Local private tourism-oriented businesses are reportedly struggling to secure funds from a recently-launched $150 million co-financing scheme meant to bolster the industry still reeling from Covid-19 restrictions.
And emerging as a primary issue among a slew of complaints and points of contention is the initiative’s requirements concerning financial statements over the past two years.
The government on May 17 launched the $150 million Tourism Recovery Co-Financing Scheme (TRCS), financed by a counterpart fund between the government and financial institutions.
A total of $75 million is to be disbursed from the national budget in the form of loans issued by state-run Small and Medium-sized Enterprise Bank of Cambodia Plc (SME Bank), and the other $75 million through loans made via participating financial institutions (PFI).
Key offerings of the scheme include a maximum interest rate of 6.5 per cent per annum, a 12-month grace period, loan term of up to seven years, loan amount of up to $400,000 and the option of receiving funds in either riel or US dollars.
The scheme purportedly prioritises tourism-related businesses across the country that are deemed to have been significantly affected by the Covid-19 crisis, particularly hotels, guesthouses, restaurants and tourism sector suppliers.
Cambodia Association of Travel Agents (CATA) president Chhay Sivlin believes that the TRCS will stimulate recovery in the tourism sector, but remarked that PFIs would require coherent and solid financial statements to benefit from the scheme.
“This is an obstacle that the private sector cannot overcome, because for more than two years, revenues have plummeted, leading some companies and businesses in the industry to collapse and unable to be saved.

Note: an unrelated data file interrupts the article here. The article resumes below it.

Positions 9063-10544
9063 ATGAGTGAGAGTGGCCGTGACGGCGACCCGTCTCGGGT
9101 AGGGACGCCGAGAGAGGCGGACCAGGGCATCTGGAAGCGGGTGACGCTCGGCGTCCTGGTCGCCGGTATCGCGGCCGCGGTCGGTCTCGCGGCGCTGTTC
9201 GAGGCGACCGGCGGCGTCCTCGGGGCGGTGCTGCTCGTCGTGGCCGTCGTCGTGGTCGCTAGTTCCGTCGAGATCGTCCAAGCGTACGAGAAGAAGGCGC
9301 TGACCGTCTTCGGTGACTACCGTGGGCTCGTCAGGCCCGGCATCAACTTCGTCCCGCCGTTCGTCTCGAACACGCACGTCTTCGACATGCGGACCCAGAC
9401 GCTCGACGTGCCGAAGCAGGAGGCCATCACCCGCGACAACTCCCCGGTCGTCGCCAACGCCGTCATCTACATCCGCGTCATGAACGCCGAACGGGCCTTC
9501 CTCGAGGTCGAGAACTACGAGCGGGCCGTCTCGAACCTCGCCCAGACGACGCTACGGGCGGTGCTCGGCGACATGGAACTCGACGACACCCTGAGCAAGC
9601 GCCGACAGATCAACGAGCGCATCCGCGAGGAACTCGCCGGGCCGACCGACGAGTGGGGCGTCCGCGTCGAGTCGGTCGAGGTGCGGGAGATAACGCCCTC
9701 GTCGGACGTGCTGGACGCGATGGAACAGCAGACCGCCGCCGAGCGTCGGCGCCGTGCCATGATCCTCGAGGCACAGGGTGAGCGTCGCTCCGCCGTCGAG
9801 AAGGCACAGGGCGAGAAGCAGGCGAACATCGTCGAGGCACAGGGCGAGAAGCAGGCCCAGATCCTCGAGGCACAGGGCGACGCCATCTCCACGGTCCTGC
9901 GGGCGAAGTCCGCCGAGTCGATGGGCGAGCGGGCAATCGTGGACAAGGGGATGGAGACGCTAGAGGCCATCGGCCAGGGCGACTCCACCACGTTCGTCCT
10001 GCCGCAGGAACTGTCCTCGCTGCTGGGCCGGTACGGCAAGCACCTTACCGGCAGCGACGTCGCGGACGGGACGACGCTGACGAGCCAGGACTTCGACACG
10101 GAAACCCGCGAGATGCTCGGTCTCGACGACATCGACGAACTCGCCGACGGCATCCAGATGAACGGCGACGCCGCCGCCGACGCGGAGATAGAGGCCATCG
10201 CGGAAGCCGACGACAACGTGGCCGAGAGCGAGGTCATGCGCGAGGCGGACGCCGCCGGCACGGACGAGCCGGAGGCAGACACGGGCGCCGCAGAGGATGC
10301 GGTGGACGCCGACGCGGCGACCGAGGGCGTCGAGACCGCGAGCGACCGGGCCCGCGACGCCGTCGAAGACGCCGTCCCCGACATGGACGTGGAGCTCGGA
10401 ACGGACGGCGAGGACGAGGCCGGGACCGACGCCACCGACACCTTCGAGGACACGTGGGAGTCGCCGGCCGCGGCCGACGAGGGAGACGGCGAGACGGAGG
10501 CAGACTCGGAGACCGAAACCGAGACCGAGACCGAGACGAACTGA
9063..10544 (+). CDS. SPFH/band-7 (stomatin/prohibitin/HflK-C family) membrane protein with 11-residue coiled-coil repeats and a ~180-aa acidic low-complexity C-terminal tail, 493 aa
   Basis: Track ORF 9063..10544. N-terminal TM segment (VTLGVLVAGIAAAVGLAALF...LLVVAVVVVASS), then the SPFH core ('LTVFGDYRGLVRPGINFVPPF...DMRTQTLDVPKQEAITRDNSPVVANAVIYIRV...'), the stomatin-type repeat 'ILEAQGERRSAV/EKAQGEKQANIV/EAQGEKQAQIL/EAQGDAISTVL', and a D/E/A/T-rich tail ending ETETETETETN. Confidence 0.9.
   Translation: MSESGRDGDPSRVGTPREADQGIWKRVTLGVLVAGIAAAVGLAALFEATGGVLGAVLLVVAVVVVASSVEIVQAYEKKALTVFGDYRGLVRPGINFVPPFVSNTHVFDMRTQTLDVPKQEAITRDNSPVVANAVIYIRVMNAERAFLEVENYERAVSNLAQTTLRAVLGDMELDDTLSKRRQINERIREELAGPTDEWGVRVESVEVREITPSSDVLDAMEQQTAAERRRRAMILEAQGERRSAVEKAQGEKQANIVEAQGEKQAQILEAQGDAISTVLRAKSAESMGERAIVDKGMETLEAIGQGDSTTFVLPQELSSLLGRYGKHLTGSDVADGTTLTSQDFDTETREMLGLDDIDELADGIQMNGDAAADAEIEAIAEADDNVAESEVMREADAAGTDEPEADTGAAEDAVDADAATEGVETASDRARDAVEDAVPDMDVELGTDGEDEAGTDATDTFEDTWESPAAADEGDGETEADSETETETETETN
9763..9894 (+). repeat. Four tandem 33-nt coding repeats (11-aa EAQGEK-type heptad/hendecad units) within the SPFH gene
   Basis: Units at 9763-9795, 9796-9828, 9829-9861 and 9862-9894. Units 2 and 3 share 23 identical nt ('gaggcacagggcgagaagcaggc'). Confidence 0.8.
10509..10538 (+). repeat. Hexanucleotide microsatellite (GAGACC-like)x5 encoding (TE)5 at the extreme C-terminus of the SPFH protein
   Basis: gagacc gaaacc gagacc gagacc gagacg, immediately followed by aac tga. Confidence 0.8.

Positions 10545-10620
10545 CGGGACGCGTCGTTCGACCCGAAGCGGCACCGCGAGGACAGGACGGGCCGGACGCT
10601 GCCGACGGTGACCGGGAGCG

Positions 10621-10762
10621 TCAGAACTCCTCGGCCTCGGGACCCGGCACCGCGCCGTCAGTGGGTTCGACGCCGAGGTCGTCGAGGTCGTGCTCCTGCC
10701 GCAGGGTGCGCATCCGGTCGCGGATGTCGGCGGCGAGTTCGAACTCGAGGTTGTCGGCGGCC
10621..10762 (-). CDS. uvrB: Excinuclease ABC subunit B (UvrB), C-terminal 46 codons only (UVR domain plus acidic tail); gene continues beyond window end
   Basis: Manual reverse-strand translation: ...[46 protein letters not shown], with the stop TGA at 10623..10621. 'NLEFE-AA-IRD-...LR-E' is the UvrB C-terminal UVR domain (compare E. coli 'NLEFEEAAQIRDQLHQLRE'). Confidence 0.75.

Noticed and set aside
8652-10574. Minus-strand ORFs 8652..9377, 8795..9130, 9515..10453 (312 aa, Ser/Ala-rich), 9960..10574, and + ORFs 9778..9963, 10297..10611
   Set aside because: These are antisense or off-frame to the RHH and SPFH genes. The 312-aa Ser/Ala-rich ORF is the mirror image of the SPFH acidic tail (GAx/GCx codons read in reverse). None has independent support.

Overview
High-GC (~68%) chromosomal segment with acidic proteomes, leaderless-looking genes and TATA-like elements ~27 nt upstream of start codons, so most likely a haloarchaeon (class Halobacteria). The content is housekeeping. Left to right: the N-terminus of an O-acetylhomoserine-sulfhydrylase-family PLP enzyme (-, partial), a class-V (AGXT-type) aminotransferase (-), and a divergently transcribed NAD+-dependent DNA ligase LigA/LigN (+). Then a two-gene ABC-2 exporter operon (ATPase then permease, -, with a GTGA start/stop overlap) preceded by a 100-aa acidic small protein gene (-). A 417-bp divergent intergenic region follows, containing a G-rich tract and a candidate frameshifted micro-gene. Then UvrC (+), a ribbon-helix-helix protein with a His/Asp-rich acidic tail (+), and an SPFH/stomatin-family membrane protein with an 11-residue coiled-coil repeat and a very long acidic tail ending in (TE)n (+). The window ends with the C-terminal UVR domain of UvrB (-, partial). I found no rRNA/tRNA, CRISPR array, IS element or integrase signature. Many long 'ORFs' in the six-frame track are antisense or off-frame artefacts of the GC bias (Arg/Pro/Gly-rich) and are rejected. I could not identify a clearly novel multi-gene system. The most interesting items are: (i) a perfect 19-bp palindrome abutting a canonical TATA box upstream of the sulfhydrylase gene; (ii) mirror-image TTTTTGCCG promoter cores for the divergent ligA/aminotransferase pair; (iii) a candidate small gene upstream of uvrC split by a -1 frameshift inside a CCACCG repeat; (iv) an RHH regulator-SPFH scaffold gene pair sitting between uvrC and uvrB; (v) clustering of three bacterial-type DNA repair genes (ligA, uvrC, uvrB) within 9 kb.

“Although the government reopened Cambodia to foreign tourists in November 2021, only about 40 per cent of tourism businesses have resumed so far.
“This lending requires further coordination between SME Bank and private banks vis-a-vis financial statements, as no tourism company has been able to remain buoyant for more than two years,” she said.
Pacific Asia Travel Association (PATA) Cambodia chapter chairman Thourn Sinan told The Post on May 29 that the 6.5 per cent annual interest rate cap was set too high, which he said was near private bank levels.
He suggested a three-to-five per cent annual interest rate and loan term of 10-15 years to effectively support the tourism sector.
Covid era reports from independent financial information provider Credit Bureau (Cambodia) Co Ltd (CBC) painted a grim picture of cash-strapped tourism businesses with reduced trade failing to repay loans and seeing their credit profiles deteriorate, he said, describing this as the root of a major chunk of the industry’s woes.
The greater degree of uncertainty than usual in the timing and size of cash flows underscores the inherent difficulty of assessing the future of these businesses, Sinan said.
Kim Nou, owner of Maisons Wat Kor in Battambang town, echoed Sinan’s view that getting tourism services back on track following the Covid-enforced hiatus would require more favourable terms and conditions for interest rates and collateral.
“If the conditions are lenient, I’ll consider taking out a loan to develop my place with better quality, and prepare to receive some of the growing number of tourists, especially foreigners,” he said.
The Covid-19 crisis has ravaged the national and global tourism sector, driving down foreign tourist arrivals to the Kingdom by nearly 84.96 per cent in 2021 from a year earlier. Revenue from international tourism plummeted 82 per cent to $184 million last year from 2020.
The tourism and travel industry accounted for 1.8 per cent of gross domestic product (GDP) in 2021, down from the three per cent and 12.1 per cent recorded in 2020 and 2019, respectively.